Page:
“It prevents landlords from arbitrarily evicting tenants and that doesn’t exist for most tenants in the city,” he said.
Because of the outcome of the “Roberts v. Tishman Speyer” lawsuit, all units in ST/PCV will be regulated until the property’s J-51 tax abatement expires in 2020.
Kavanagh reiterated the goals for strengthening the rent laws, which include repealing vacancy deregulation and other policies that give incentive to owners to vacate units such as vacancy bonuses and reforming the way individual apartment improvement (IAI) rent increases are issued. Reform of major capital increases (MCIs) is another goal.
Kavanagh also got a round of applause after saying he wanted to close the preferential rent loophole. Due to preferential rents, which are given to most new residents in renovated apartments in ST/PCV, rent increases can be far higher than those issued by the Rent Guidelines Board, if the tenants’ legal rents are higher than what they’ve been paying (the preferential rent).
“In our community it’s a particular problem due to the way ‘Roberts’ played out,” said Kavanagh. “(Tenants) are facing enormous increases.”
Manhattan Borough President Gale Brewer, who’d been sitting in the audience at the meeting, along with Garodnick, at one point, popped up to comment about preferential rents, which she said was happening all around the city.
“We go case by case and try to fight it but there is no great answer,” she admitted.
The meeting then concluded with a Q&A period, with most of the questions from the audience—which were limited to the topic of rent—being on the theme of MCIs. Tenants mainly asked why they were being forced to pay them. Hoylman and Kavanagh suggested that tenants’ use their frustration and personal experiences as inspiration to write to the governor.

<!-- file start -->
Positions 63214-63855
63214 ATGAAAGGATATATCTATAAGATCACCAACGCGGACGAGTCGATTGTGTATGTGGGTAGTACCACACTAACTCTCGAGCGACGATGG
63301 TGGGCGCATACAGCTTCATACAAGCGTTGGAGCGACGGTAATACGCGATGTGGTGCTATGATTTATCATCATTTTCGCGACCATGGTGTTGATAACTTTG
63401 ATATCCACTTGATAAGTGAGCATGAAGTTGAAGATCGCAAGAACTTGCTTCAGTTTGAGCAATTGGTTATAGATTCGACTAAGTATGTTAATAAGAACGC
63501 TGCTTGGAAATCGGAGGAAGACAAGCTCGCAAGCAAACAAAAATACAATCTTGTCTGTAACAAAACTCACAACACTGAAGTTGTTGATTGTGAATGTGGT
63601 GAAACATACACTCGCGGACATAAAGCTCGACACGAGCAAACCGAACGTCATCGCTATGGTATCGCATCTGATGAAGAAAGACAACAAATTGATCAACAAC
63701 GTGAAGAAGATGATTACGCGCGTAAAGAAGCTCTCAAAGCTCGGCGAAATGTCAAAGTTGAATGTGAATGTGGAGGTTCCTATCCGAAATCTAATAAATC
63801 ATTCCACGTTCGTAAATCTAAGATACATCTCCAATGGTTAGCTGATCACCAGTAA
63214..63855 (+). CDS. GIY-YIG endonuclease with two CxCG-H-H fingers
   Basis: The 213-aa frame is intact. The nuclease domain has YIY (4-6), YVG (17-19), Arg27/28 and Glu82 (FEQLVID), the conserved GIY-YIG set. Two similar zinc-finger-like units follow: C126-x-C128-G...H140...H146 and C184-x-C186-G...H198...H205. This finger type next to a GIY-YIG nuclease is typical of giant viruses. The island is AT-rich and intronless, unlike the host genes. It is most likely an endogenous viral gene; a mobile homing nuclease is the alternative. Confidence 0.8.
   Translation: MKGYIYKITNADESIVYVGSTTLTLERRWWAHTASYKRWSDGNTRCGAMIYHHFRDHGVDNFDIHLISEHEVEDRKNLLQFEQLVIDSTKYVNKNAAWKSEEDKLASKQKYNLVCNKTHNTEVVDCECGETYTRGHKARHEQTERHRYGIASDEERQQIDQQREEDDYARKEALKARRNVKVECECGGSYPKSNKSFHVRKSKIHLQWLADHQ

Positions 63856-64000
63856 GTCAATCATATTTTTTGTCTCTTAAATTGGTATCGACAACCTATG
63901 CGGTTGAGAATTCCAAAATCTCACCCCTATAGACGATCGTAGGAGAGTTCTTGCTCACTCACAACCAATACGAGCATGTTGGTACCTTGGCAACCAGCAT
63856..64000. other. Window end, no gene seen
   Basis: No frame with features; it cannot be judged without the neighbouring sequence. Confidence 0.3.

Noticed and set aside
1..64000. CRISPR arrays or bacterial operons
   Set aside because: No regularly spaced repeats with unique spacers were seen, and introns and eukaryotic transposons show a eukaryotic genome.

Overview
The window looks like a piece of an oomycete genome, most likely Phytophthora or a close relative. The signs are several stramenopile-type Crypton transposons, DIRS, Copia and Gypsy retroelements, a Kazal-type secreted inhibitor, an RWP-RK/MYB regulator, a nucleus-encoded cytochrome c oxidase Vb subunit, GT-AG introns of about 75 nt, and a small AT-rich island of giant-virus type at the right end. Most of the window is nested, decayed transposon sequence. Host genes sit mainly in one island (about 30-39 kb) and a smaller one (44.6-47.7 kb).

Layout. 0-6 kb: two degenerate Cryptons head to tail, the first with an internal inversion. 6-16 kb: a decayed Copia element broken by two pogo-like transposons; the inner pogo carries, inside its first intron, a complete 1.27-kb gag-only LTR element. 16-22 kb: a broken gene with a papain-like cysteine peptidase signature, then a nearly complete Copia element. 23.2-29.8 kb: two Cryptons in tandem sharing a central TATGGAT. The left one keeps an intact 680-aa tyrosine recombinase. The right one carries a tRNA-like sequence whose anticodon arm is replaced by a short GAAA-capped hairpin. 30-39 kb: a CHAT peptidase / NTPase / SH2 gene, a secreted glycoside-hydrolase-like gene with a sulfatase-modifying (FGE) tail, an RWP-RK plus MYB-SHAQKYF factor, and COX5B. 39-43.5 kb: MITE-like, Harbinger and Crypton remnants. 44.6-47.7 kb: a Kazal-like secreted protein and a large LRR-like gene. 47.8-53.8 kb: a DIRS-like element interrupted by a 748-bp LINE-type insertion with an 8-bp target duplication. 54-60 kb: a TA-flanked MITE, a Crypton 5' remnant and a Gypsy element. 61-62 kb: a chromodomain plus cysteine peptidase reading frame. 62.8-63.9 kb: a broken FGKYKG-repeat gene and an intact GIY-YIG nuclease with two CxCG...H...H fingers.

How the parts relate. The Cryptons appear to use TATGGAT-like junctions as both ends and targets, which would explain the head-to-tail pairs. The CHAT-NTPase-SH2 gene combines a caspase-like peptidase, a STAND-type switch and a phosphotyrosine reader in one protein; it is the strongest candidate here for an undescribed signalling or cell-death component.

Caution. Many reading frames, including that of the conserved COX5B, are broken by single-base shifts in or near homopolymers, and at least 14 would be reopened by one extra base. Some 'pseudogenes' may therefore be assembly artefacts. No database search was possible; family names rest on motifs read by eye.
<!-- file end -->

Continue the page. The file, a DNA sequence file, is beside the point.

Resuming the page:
When a woman asked where the mayor was in this fight, saying, “He seems to have had a low profile lately,” Kavanagh responded to say he thought the mayor would be more visible soon. “This is the time we roll out this fight and I think you’ll see the mayor rolling out this fight,” he said. Hoylman added that a lot is done “behind the scenes,” going on to note that this is part of Albany’s dysfunction.
When a man asked if strengthening of the rent laws would help a conversion effort, Kavanagh said he thought it would in that it would help thwart predatory bidders.
Another tenant then asked if it could work to tenants’ advantage if Skelos, who’s being investigated by U.S. Attorney Preet Bharara, were to be indicted. The answer, however, was that it wasn’t likely to have any impact during rent negotiations.
“If he’s indicted and forced to step down, it’s unlikely that he’d go to trial before June and you don’t have to leave office until you’re convicted,” said Hoylman. “It would have a greater impact next year than this year.”
Town & Village later contacted the office of the governor to ask his position on strengthening the rent laws. In response, a spokesperson emailed prepared statements made by Cuomo at the Association for a Better New York breakfast on rent laws and 421-a.